• A sign-off on all technical descriptions of the system
  • Production rate of the system
  • Final part drawings from the customer
  • Capability to hold tolerances over a period of time
  • Progress meetings and milestones
  • Statements regarding noise, safety, and environment
  • Training for operation and maintenance
  • Recommended spare parts
  • Documentation and manuals
  • Names of selected components
  • Criteria for acceptance of the system at the supplier.
  • Criteria for acceptance of the system at your plant
  • Procedure for handling changes after the order
  • Warranty and service policies
  • Delivery date
  • Project price
  • Payment terms

7. Monitor the project. It is highly advisable that project managers from both the buyer and the supplier stay with the project throughout the entire process. Good communication on all the details between the two is critical throughout the project. The supplier should provide a timeline with all the critical milestones:

  • Process planning
  • Design review of electrical, mechanical, and flood power systems
  • Purchase parts ordered
  • Subassembly
  • Final assembly
  • Debug time
  • Runoff at supplier
  • Runoff at your plant
  • Training
  • Installation and startup

8. Training. Select the person from the project team that will be responsible for the operation and maintenance of the automation system. This key person must take ownership and develop a plan for involving other people from the plant floor and learning as much about the system from the supplier as possible. This is crucial as the transfer of ownership takes place from the supplier to you.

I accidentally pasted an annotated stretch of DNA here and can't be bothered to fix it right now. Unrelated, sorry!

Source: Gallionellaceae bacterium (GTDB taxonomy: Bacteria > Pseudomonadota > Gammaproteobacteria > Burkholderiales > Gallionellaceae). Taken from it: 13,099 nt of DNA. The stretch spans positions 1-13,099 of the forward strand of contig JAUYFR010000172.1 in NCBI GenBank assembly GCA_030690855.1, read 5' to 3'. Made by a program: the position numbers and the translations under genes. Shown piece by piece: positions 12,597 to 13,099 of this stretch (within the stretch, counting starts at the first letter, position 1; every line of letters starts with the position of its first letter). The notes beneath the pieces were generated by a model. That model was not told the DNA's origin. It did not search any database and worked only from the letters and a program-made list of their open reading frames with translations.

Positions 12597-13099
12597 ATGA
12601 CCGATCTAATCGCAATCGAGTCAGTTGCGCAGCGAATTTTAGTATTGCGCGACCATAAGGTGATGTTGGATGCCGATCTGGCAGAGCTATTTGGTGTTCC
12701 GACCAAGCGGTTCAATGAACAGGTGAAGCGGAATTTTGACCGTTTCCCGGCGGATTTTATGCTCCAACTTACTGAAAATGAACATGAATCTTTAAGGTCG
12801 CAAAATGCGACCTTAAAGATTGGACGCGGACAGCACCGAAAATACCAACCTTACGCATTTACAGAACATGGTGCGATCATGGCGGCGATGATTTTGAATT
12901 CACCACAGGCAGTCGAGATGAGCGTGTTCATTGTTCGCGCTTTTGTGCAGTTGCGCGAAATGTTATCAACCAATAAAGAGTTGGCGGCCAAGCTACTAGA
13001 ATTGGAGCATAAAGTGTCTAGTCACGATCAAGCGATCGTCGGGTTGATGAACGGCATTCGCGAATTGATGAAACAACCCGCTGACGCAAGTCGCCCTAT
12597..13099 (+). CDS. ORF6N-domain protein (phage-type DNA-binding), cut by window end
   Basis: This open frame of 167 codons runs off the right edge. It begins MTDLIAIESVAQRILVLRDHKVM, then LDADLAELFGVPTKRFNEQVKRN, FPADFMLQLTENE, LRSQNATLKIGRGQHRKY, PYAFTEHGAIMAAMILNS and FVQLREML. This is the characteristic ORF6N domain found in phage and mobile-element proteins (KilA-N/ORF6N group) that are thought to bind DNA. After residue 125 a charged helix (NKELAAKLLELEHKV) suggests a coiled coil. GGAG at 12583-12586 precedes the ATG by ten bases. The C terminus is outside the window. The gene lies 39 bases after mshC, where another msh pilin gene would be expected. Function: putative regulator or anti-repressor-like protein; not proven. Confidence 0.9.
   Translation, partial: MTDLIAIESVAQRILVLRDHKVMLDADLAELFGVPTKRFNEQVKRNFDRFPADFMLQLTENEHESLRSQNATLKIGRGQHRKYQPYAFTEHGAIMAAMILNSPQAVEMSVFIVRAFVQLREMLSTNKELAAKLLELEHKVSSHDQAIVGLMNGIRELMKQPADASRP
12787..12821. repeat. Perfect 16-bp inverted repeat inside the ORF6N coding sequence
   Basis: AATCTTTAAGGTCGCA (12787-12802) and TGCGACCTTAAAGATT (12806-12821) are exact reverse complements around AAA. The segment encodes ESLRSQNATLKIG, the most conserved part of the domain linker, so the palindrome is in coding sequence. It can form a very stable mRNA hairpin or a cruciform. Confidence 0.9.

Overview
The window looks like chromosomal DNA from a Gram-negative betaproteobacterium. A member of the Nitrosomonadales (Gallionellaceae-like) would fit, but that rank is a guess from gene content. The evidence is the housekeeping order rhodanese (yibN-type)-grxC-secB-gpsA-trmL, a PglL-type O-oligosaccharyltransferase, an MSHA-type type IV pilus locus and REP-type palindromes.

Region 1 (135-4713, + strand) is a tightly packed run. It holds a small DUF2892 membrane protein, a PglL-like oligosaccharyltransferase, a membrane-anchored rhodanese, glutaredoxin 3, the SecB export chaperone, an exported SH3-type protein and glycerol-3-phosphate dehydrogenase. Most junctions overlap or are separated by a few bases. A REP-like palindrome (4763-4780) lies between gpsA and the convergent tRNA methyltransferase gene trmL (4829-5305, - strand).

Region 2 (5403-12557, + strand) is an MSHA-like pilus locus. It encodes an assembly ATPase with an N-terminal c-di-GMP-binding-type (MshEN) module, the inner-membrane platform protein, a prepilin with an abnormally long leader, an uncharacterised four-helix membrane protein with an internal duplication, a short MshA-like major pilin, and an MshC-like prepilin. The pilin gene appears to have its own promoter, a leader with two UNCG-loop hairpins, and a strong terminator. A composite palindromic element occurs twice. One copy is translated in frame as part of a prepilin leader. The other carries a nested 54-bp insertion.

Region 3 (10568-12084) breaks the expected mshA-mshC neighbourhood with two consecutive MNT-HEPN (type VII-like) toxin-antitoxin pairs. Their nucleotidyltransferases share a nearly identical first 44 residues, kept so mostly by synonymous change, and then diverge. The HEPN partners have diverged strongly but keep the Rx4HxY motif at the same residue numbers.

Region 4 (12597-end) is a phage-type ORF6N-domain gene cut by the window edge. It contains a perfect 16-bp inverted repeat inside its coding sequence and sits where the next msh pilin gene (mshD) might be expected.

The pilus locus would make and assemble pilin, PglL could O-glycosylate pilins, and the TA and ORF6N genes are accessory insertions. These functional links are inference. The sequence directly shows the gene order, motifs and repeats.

The following list should be covered the training process:

  • All operational aspects including setup and changeover procedure
  • PLC, operator interface, and other system programming
  • Interlock and safety systems
  • Trouble shooting and repair service training
  • Preventive maintenance schedule
  • Manual and other documentation

9. Runoff and acceptance at the supplier. The intent is that the system, as designed and as stated in the Technical Specification, will be run off at the supplier's plant and that it meets or exceeds the criteria as agreed upon.

10. Installation, Final acceptance, and Production startup. The acceptance criteria as stated in the contract will be the standard. This can be a critical time since all the planning done previously must come together at this point.

It is now time for the person and company who purchased the system to demonstrate their readiness by putting the system into production. This is usually done with the assistance of the supplier.

Notwithstanding warranty and service agreement coverage, most suppliers are eager to have the system running smoothly before leaving the plant.

Koops Inc., Grand Rapids, Michigan, builds assembly and process automation systems

and workstations for a broad range of industries.


Poka-Yoke is a Japanese term that means "mistake-proofing." A poka-yoke is any mechanism in a lean manufacturing process that helps an equipment operator avoid mistakes. Its purpose is to eliminate product defects by preventing, correcting, or drawing attention to human errors as they occur. More broadly, the term can refer to any behavior-shaping constraint designed into a process to prevent incorrect operation by the user.